Difficult decision?

  1. Did anyone have a difficult time deciding to become a nurse? I used to be terrified of needles - not horribly fond of them now, and I just wonder... I know that nursing is one of the best professions to help people. I guess I just don't know enough to make that decision. I have three young children and need to go to school and want to make a difference, you know? Did anyone else have a hard time deciding??
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  2. 5 Comments

  3. by   AnnieOaklyRN
    Puk are you terrified to be on the receiving end or the giving end? Cause when your on the giving end they don't hurt at all . If you are nervous about giving them don't worry because just about everyone is, but you get used to it with time and practice.

    Swtooth
  4. by   Pukalani
    That's funny. It's good to know that I'm not the only one who is nervous about it. Will you tell me why you decided to become a nurse?
  5. by   PACNWNURSING
    Well you started at the right place, asking here... The question being are you to endure the length of time it will take you get into a nursing program... All nursing programs are flooded with applicants... On average going full time it will take you any where from a year to 2 years to finish all the prerequestes while trying to maintain a very high gpa. After that you then have to apply, most people do not get accepted with their first application... Overall I say it average about 3 years later, until you actuall start a program and then that is an additional 2 years of nursing school full time, so in total 5 years later you are graduating with your RN.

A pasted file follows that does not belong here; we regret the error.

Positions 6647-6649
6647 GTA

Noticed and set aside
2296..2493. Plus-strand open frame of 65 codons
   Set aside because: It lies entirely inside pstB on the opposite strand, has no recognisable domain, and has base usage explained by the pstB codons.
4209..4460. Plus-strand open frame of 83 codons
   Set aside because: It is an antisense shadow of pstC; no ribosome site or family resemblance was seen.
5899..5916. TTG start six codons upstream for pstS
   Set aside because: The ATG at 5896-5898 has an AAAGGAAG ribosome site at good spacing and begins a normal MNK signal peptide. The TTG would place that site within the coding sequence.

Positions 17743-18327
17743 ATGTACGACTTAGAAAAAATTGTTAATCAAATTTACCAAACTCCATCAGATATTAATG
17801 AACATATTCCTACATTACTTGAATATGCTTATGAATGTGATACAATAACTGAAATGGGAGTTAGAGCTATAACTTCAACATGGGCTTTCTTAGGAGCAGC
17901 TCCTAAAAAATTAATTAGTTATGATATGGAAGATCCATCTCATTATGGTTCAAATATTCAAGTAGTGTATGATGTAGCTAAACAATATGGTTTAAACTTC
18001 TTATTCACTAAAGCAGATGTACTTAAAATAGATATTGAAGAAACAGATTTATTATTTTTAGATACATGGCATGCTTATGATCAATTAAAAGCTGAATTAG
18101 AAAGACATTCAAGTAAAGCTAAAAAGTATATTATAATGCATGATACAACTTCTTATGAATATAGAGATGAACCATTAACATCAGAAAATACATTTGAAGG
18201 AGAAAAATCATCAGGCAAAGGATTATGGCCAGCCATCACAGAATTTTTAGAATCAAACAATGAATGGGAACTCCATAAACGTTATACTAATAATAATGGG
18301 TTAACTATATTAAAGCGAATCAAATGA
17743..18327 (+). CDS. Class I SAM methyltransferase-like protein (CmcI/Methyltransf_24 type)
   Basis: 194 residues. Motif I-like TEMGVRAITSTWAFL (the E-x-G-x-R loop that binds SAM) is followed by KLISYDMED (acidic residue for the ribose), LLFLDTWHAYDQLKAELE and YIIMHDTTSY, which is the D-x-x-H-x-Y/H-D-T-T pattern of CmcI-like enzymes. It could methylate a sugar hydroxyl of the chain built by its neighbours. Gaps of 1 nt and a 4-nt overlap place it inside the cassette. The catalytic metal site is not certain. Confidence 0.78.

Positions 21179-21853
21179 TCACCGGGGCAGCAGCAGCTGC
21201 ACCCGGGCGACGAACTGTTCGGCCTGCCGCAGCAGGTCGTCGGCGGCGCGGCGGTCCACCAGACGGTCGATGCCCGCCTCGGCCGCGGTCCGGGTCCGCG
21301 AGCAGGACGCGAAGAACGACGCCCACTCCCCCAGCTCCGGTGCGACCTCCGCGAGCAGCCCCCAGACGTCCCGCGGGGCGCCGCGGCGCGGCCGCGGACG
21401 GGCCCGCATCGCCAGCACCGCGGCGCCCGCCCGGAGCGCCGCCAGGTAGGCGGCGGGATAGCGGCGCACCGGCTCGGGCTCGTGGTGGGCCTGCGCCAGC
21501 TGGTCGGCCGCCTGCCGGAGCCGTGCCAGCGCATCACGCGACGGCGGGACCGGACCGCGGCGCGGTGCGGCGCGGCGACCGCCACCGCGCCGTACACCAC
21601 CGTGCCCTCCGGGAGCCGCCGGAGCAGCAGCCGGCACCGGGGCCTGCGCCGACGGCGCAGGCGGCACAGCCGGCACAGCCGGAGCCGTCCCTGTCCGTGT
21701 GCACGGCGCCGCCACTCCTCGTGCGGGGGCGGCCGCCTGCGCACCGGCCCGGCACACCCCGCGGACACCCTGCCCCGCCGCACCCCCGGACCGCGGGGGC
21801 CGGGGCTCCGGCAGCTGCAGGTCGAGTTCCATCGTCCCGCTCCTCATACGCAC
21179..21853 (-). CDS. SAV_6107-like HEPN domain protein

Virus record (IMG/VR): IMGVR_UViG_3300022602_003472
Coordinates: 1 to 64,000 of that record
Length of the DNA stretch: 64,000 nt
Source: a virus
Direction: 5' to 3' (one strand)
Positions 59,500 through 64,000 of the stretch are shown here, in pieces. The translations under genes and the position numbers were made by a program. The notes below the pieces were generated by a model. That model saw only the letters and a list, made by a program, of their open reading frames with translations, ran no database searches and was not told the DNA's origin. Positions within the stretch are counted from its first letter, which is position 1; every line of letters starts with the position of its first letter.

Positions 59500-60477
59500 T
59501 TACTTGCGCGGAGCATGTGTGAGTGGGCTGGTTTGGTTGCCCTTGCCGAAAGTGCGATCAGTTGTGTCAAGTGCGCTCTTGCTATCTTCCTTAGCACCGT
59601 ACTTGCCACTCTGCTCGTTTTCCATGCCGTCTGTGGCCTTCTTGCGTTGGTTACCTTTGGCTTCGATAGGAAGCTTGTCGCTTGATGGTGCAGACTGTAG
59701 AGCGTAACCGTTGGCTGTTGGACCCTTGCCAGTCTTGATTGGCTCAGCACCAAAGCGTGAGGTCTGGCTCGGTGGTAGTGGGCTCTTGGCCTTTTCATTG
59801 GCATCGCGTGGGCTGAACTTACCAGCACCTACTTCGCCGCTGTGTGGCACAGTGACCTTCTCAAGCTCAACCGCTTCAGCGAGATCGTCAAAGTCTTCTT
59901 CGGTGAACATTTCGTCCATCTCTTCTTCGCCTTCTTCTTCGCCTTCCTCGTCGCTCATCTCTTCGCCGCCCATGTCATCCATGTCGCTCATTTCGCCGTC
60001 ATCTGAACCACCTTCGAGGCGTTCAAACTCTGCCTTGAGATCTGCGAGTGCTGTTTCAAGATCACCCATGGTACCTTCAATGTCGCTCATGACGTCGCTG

The question being are you willing to wait that long to receive your first RN paycheck?
  6. by   medsurgnights
    I had a tough time deciding what I wanted to do- I knew I wanted to be in healthcare in some way. Do you have any time to volunteer in a clinic or hospital so that you can become more familiar with the role of a nurse? I am not fond of being on the receiving end of needles- I have to look away or have my eyes closed during the process, but this just doesn't seem to transfer to my giving injections or starting IV's. Good luck.
  7. by   prmenrs
    The needle is a means to the end. You want to give a medication, obtain a blood sample, provide a means to deliver fluids, nutrition, blood, etc. Your job is to insert the needle in the correct spot to do what you want. You'll have plenty to think about while you're doing that to keep you from thinking about the needle itself.

    And it DOES hurt them more than you!

    At this point in your progress, I'd think about whether you can handle the academics and the waiting before seeing results in terms of a real job. And don't forget the more gross aspects of the job (urine, feces, sputum, blood, vomit, I could go on, but I won't!).

    Lots to think about besides needles!

    Whatever your decision, I wish you good luck! If it's nursing, great! We have plenty of encouraging words over here!

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